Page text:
Cummings (in ‘Thoughts’) quotes Elliot Eisner’s view that ‘the good school ... does not diminish individual differences; it increases them. It raises the mean and increases the variance.’ But in the space of a paragraph Cummings shifts from ‘the gaps between rich and poor children’ to ‘gaps between those of different abilities’. With no clear distinction made between the two, poverty becomes conflated with low ability. This elision was central to Victorian eugenics. ‘It is in the most unqualified manner that I object to pretensions of natural equality,’ Galton declared in Hereditary Genius. ‘The experiences of the nursery, the school, the University, and of professional careers, are a chain of proofs to the contrary.’
Cummings places the word equality in scare quotes, and quotes Nietzsche’s scorn for ‘the pygmy animal of equal rights and equal pretensions’. But equality is an ethical principle, the protecting of the vulnerable; it does not mean uniformity. In a more recent blog post, Cummings says that ‘over time the educated classes will continue to be dragged to more realistic views’ on ‘things like IQ and social mobility’. The only environmental factors he acknowledges are ‘non-shared’: ‘chemicals in utero’, for example. Teachers, home life and socioeconomic factors are all but expelled from Cummings’s biologistic vision of development. This is the world he moves in.
Cummings’s ‘Thoughts’ is peppered with references to algorithms. It’s easy to assume that algorithms are neutral and objective, an unbending set of rules exempt from complicating human interference. But neither science nor algorithms exist in a vacuum, and both can be put in the service of classist and racist agendas. What you extract from an algorithm depends on what you put in. The algorithmic adjustments to this year’s A-level grades – about which the Royal Statistical Society expressed repeated concerns from as early as April – appear to have been determined by a fateful combination of ideology and incompetence.
It has since come to light that the company that was contracted, without tender, to work with Ofqual on the algorithm is owned by long-term associates of Cummings and Michael Gove. Before the U-turn the same algorithm had been set to calculate GCSE results, with an even higher percentage of disadvantaged students predicted to be downgraded. A report from Teach First this week on GCSEs since 2017 shows that this group, for whom improvement can be the most rapid, has been persistently graded unfairly. The report calls for long-term funding for the most disadvantaged schools, to enable better teacher retention and smaller classes, along the lines found in private schools.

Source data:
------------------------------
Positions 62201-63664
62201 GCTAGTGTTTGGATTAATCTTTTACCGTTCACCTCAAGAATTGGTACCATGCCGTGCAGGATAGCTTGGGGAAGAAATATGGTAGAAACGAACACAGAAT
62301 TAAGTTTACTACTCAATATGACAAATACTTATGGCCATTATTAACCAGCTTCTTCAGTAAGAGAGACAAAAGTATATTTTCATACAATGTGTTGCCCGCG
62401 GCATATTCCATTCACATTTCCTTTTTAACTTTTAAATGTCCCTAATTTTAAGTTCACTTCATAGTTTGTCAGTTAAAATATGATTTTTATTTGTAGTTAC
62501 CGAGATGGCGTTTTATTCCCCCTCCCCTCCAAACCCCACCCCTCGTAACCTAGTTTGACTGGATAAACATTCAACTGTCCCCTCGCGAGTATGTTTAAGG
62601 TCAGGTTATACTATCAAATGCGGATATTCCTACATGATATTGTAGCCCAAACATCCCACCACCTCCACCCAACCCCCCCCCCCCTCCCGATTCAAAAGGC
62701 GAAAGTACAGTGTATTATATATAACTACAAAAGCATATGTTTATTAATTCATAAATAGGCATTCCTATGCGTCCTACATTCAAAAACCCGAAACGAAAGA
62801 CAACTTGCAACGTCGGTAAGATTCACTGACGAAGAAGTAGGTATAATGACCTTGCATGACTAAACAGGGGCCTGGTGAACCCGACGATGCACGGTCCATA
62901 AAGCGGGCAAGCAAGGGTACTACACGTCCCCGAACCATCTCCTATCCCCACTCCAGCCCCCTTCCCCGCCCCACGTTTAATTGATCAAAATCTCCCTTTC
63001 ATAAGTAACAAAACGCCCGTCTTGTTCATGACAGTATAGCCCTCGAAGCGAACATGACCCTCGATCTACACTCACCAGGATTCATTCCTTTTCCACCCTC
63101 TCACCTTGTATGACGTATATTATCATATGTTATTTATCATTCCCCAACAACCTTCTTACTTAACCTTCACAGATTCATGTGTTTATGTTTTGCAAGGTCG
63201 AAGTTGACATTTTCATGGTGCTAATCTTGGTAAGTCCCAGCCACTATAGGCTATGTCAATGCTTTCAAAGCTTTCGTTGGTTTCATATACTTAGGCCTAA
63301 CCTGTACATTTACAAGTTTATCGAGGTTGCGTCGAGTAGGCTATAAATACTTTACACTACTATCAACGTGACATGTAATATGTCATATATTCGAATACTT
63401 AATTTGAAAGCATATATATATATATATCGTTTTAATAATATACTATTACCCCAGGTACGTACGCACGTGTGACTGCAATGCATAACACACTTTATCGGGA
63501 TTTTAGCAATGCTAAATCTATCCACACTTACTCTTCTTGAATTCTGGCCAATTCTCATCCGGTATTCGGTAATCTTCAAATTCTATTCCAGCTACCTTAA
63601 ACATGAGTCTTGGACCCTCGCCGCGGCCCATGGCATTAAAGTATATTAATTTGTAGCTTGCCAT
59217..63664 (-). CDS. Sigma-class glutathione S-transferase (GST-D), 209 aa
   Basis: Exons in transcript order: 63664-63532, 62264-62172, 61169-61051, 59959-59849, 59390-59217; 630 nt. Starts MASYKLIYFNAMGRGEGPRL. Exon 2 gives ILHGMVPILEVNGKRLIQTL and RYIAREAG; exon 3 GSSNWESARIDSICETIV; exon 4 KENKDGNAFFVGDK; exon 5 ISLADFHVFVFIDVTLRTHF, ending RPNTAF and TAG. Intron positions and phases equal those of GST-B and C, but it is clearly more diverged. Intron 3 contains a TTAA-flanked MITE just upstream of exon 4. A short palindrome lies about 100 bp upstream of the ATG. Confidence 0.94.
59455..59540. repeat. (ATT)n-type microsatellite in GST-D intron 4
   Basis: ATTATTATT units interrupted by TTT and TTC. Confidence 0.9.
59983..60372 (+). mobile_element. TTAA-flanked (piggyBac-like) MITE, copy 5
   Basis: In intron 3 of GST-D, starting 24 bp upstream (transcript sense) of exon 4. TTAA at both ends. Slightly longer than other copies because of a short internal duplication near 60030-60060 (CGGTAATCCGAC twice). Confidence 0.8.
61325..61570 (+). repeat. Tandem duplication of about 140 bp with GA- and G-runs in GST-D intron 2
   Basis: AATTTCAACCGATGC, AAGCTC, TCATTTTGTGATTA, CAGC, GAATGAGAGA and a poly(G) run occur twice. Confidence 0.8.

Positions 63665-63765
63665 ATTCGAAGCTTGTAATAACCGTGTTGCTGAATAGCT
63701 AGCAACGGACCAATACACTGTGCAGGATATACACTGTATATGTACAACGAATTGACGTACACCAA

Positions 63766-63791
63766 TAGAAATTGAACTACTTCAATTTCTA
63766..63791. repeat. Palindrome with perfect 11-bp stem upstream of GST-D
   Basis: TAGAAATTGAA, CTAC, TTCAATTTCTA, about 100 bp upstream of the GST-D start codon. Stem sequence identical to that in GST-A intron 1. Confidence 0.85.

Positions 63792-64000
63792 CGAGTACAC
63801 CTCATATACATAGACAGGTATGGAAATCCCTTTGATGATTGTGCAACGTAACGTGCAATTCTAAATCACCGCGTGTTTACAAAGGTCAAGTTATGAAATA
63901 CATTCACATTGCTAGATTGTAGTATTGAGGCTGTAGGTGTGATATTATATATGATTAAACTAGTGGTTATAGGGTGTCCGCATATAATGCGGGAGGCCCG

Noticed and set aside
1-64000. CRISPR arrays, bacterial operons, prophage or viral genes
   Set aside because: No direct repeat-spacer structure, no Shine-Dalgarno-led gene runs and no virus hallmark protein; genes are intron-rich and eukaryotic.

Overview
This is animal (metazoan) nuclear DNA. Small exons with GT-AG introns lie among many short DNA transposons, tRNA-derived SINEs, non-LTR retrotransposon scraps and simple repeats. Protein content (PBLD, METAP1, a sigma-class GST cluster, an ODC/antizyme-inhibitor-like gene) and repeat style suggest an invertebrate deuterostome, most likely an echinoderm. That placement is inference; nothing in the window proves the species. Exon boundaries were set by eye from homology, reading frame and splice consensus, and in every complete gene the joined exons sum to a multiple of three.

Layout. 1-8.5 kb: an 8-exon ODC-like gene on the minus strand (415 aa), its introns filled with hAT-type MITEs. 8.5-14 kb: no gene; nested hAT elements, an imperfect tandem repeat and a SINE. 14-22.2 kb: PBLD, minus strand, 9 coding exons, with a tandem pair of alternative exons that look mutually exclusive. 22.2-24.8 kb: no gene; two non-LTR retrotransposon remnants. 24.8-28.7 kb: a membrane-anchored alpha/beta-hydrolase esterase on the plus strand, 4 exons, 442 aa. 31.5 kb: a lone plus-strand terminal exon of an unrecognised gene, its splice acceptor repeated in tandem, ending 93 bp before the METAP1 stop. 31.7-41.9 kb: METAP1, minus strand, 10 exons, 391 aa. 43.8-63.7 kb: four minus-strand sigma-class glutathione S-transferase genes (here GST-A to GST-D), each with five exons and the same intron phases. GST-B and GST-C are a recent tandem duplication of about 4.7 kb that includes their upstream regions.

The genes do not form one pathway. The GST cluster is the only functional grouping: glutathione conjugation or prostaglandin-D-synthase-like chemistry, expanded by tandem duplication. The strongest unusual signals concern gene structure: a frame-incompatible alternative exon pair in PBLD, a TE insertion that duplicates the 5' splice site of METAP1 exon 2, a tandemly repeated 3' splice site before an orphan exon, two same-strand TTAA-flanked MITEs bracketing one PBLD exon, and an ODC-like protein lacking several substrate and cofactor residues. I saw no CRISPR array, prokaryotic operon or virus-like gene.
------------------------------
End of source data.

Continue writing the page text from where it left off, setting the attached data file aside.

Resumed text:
Cummings considers GCSE grades to be inflated, a view that not only does nothing to address the long-term attainment gap but deflects attention and resources from it. He argues that the skills expected of the most able A-levels students have ‘significantly declined’, while ‘private schools have continued to teach beyond A Levels’. He dismisses any suggestion that his predilection for nature over nurture (terms popularised by Galton) harms individuals, claiming that such technical terms as ‘heritability’ refer only to the variance in populations.
‘I never tried to “give my views on the science” as I don’t have “views”,’ he wrote last year, ignoring the basic tenets of the history and sociology of science. ‘All people like me’ – does he mean those with no scientific training? – ‘can try to do with science is summarise the state of knowledge in good faith.’ (No ‘views’, but ‘good faith’.) He dismisses ‘a story of causation in which, crudely, wealthy people buy better education and this translates into better exam and IQ scores. The science says this story is false.’
The story is not false (there’s plenty of science that supports it), and neither is it new. In Jude the Obscure (1895), Jude Fawley writes on the wall of the college that has rejected him: ‘I have understanding as well as you. I am not inferior to you.’ He uses a lump of chalk that he has for his day job as a manual labourer. ‘You are one of the very men Christminster was intended for when the colleges were founded,’ his girlfriend, Sue Bridehead, tells him; ‘a man with a passion for learning, but no money. But you were elbowed off the pavement by the millionaires’ sons.’ Sue, though ‘her intellect scintillated like a star,’ would not have been able to get a degree. The novel calls into question narrow and competitive biological understandings of kinship and family. ‘That excessive regard of parents for their own children, and their dislike of other people’s’ is ‘a mean exclusiveness’. ‘What does it matter, when you come to think of it, whether a child is yours by blood or not?’ All are ‘entitled to our general care’.
‘For the first time in English literature,’ the Idler reviewer of Hardy’s novel wrote, ‘the almost intolerable difficulties that beset the working class – the snares, the obstacles, the countless rejections and humiliations – receive adequate treatment.’ The resistance can be traced back further. In 1819, in an open letter to Malthus, the Radical MP and journalist William Cobbett called out the naturalisation of social inequality and injustice: ‘The law of nature bids a man not starve in the midst of plenty, and forbids his being punished for taking food wherever he can find it. Your law of nature is sitting at Westminster.’